How to Fertilize Your Garden this Spring

According to experts, most habits follow the same 3-step pattern: “reminder, routine, reward.” If the reward is positive, then it is more likely you will repeat the routine the next time the reminder comes around. Whether you are a new or seasoned gardener, forming a few good gardening habits is important. One of the most important habits is fertilization. The habit of fertilization often follows this 3-step pattern: 1) you are reminded it is time to plant in your garden; 2) you follow a routine of fertilizing when you plant; and 3) you reap the delicious rewards of a successful, healthy garden. In order to help you form this gardening habit, we will share a quick and dirty overview of several types of organic fertilizers, their benefits, and how to apply them in your garden this spring.


  • Compost provides plants with nutrients such as nitrogen, phosphorous, and potassium as well as micronutrients such as manganese, copper, iron, and zinc
  • You can make your own compost at home in a three-bin system, piles, or tumbler or purchase it at a local nursery
  • Before planting, add several inches of compost and mix it into your garden soil

Chicken or rabbit manure

  • Chicken and rabbit manure is high in nitrogen and also contains phosphorous and potassium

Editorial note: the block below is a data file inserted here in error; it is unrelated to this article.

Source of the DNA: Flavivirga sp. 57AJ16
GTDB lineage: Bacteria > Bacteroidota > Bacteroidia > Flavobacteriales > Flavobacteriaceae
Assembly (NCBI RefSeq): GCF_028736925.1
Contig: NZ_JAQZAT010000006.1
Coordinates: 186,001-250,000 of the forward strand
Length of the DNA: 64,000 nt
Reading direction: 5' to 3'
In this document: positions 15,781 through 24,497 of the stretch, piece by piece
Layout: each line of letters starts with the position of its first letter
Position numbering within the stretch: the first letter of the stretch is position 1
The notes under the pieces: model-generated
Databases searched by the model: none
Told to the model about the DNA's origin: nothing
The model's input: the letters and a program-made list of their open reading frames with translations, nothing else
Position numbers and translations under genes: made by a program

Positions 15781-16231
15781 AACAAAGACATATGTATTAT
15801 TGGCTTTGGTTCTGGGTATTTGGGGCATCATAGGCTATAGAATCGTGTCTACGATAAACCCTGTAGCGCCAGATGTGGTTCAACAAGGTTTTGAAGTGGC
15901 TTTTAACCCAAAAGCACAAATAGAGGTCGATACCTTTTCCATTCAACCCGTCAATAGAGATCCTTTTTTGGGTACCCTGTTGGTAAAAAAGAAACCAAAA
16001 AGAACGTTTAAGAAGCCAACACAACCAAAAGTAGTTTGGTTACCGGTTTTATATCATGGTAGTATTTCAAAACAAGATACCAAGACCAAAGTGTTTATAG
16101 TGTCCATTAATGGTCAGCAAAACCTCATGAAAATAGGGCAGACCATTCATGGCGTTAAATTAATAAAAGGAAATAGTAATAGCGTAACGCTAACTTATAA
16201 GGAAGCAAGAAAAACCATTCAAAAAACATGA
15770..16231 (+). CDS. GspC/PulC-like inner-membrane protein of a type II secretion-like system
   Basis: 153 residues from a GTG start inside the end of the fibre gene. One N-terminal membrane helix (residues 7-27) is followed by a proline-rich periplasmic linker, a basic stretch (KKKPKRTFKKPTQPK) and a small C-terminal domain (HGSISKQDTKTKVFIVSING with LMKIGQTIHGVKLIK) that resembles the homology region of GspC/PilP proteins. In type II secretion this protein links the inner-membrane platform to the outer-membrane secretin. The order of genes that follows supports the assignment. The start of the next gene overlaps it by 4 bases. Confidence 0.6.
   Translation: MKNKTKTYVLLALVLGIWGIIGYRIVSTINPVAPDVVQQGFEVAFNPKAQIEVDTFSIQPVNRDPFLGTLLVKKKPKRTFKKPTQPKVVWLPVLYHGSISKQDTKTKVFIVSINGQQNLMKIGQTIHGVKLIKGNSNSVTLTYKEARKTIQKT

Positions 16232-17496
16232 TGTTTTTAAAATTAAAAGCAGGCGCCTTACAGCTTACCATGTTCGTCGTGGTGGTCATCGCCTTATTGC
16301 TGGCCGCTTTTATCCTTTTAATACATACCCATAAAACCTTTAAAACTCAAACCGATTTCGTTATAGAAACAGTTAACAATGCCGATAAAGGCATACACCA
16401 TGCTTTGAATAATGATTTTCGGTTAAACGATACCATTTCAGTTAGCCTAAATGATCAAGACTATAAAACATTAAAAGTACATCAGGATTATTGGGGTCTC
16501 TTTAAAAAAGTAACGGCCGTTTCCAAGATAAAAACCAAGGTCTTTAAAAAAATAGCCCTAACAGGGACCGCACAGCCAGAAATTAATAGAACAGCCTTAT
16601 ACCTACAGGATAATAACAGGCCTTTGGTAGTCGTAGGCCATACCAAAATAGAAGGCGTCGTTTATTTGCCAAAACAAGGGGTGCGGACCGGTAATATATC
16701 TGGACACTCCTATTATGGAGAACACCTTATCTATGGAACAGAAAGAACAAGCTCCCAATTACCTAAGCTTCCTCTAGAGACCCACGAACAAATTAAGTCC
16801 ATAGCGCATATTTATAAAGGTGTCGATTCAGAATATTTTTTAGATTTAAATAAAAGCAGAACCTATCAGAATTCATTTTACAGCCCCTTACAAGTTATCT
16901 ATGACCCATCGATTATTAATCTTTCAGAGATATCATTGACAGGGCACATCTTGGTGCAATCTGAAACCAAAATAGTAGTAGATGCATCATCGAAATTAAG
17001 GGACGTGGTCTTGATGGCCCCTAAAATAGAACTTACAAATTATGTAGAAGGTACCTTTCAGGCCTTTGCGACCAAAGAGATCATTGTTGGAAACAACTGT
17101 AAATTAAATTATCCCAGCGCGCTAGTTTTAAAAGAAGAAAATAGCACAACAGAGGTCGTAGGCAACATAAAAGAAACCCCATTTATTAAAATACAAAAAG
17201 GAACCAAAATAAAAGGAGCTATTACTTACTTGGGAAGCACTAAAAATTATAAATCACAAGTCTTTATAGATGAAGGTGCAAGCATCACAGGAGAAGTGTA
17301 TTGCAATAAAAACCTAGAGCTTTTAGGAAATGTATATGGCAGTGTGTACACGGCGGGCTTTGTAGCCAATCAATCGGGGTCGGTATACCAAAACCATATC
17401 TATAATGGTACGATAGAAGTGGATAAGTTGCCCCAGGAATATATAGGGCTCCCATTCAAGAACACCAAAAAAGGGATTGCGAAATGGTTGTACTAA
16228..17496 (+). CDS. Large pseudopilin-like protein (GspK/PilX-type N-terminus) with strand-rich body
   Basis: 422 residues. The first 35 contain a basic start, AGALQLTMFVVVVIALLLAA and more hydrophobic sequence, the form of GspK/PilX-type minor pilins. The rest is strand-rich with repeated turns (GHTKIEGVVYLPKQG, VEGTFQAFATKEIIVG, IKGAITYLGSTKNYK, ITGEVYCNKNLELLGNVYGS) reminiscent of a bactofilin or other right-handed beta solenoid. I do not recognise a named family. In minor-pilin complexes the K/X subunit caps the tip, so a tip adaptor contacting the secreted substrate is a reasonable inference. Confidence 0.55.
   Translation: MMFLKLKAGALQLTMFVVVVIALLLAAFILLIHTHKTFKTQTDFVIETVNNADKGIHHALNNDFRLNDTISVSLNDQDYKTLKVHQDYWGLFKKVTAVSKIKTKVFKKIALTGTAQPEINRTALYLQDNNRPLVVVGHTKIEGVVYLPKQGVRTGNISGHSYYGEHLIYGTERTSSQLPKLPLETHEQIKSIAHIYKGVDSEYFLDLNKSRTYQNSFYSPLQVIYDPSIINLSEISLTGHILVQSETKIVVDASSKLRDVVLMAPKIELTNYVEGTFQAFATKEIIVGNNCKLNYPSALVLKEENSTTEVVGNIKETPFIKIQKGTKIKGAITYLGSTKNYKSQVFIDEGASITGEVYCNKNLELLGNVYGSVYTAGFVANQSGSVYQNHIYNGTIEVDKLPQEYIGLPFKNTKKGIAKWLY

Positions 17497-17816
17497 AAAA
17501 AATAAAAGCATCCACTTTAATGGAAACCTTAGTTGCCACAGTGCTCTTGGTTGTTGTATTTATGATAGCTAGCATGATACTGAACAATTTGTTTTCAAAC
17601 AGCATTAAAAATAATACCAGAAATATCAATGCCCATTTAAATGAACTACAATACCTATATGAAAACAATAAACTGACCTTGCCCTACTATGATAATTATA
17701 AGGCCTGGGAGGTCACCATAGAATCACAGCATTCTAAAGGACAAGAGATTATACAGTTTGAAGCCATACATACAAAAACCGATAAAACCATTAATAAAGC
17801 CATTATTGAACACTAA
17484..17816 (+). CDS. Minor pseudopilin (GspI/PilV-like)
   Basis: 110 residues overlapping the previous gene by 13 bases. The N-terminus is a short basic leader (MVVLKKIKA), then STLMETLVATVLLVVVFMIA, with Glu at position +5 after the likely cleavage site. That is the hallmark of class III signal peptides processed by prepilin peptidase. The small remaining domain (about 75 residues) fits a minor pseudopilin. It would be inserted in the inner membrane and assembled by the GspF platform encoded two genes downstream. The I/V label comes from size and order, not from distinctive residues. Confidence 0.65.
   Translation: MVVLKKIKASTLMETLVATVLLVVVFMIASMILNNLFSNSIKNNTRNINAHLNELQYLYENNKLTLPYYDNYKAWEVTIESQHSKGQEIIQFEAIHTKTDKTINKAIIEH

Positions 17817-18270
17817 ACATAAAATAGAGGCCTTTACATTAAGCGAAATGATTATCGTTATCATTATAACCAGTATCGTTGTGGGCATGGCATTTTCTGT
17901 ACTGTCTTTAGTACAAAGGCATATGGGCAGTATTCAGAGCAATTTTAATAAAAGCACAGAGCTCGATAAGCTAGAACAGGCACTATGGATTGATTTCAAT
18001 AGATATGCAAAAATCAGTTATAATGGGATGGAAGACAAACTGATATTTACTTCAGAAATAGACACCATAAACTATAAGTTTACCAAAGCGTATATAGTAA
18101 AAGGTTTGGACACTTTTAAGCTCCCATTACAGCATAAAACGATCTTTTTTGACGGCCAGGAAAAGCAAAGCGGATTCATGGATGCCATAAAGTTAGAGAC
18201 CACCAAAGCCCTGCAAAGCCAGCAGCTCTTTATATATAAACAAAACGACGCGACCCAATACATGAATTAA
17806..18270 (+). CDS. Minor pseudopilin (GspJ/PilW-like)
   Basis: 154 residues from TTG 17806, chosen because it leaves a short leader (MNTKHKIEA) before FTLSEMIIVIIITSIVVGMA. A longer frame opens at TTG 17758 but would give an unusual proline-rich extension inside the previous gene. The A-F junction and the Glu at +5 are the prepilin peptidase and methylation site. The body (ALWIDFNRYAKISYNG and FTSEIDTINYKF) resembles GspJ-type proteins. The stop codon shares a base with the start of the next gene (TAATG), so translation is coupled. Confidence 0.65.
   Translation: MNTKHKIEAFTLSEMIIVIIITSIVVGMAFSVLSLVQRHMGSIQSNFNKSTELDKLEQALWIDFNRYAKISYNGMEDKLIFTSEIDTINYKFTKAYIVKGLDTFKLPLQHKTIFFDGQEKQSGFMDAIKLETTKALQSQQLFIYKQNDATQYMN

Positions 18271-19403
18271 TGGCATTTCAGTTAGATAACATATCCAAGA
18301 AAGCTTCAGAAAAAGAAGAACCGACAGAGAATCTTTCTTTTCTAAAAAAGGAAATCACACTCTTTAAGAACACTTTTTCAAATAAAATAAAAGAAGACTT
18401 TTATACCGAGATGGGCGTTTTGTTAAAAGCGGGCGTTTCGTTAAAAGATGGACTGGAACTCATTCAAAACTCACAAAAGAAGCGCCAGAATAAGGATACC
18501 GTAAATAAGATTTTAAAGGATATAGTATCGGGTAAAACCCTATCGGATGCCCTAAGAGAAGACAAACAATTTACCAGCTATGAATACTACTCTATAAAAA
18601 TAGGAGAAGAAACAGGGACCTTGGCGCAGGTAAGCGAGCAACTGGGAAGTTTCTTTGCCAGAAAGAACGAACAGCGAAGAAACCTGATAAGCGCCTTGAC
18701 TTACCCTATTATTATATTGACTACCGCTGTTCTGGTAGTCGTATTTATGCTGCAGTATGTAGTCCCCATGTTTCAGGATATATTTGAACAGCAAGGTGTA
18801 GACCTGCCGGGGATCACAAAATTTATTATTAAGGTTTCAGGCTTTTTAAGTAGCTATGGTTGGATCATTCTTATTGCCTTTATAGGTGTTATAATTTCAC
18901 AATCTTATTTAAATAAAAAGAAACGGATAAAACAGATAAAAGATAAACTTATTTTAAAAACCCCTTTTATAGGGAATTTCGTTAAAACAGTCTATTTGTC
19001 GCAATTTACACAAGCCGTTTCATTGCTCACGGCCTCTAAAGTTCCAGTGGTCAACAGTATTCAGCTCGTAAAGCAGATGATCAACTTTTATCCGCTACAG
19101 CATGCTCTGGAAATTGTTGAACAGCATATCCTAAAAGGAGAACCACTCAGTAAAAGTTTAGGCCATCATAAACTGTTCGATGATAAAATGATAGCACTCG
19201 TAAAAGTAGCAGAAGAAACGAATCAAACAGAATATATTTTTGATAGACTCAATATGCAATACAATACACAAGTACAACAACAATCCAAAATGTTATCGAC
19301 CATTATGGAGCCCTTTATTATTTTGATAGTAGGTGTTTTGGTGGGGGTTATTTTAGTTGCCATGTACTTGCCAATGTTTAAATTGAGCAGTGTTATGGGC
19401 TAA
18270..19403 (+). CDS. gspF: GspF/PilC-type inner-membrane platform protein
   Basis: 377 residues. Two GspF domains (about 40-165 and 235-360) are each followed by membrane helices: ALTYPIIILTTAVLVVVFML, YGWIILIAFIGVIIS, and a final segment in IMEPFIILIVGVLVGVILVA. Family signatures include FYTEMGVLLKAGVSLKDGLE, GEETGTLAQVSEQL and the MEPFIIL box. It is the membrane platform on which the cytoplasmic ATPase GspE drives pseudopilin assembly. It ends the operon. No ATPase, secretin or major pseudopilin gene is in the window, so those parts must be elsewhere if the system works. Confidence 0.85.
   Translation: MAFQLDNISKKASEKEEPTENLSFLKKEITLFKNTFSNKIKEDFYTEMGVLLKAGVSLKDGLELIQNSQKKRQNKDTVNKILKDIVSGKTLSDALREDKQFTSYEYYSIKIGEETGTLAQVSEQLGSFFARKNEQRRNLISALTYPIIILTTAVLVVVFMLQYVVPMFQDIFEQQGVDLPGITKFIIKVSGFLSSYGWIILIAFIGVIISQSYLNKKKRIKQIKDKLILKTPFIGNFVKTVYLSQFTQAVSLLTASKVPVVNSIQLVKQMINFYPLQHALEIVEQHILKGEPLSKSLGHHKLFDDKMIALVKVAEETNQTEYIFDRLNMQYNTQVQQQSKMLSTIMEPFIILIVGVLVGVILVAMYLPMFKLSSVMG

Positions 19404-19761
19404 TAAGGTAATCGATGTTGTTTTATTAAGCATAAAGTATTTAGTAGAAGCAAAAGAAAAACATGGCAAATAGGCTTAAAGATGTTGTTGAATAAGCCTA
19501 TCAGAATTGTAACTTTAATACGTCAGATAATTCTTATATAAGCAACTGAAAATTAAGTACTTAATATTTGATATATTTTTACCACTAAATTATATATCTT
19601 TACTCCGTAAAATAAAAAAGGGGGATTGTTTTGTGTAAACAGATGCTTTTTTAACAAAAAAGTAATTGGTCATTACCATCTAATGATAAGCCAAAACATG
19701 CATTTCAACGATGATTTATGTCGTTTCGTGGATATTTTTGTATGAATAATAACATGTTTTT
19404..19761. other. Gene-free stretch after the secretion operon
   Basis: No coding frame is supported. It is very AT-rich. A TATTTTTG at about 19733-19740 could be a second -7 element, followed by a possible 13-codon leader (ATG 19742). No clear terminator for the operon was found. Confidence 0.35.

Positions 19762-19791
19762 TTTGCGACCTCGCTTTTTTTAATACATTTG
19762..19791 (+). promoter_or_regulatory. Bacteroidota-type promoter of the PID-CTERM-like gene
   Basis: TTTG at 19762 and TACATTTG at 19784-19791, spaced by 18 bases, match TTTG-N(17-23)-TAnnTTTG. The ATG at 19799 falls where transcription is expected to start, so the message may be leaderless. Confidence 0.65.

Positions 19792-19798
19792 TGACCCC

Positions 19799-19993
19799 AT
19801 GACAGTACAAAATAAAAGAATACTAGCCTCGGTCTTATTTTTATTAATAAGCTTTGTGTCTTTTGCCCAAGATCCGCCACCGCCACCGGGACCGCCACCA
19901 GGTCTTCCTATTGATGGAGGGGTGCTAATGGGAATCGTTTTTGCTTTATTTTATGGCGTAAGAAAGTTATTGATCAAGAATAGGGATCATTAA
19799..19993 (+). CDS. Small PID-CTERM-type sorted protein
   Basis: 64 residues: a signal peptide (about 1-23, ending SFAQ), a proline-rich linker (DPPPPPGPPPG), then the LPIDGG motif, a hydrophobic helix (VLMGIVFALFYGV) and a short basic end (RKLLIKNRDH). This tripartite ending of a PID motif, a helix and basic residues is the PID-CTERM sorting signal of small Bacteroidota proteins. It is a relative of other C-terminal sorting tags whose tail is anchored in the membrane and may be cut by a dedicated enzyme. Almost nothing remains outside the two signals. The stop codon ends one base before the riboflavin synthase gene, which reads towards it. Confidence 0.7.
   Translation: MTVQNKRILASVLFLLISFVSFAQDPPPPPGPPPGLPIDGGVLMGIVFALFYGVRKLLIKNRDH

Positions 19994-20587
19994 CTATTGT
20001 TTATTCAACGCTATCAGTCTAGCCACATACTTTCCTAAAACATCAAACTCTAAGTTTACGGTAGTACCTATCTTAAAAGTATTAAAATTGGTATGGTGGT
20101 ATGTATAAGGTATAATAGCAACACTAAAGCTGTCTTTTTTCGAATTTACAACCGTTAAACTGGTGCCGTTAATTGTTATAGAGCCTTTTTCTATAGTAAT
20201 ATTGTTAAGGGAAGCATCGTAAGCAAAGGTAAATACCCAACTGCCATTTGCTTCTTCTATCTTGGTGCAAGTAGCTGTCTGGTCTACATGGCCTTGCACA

• Contact a local farm to find chicken or rabbit manure
  • Both chicken and rabbit manure must first be composted or aged with carbon-rich materials before adding to your garden in order to prevent “burning” the plant or being exposed to harmful bacteria
  • When planting, spread a layer over the garden area and work into the soil

Worm castings

  • Worm castings are one of the richest natural fertilizers and contain a plethora of nutrients and minerals such as concentrated nitrates, phosphorus, magnesium, potassium and calcium as well as active bacteria
  • Create a simple vermicomposting system at home or purchase worm castings at a local nursery
  • Sprinkle worm castings around the base of plants, lightly mixing it into the soil, then water the area

Bat dung (guano)

  • Bat guano contains nitrogen, phosphorous, and potassium
  • Purchase bat guano at a local nursery
  • Add bat guano directly to your soil or create a bat guano tea by soaking it overnight (1 cup guano: 1 gallon water), straining, and applying to the soil around the plant to feed the roots

Fish emulsion and liquefied seaweed

  • Fish emulsion is high in nitrogen, and liquefied seaweed contains many trace elements of magnesium, potassium, zinc, iron, and nitrogen
  • Both fertilizers can be purchased at a local nursery; they come in the form of a thick concentrate that requires dilution
  • To dilute, mix half an ounce of fish emulsion to 1 gallon of water; mix one to two and a half ounces of liquefied seaweed to 1 gallon of water
  • Water the soil around the plants with the mixtures

With this knowledge of the benefits of different ways to fertilize, we hope that your garden thrives in order to produce an abundance of healthy food this season.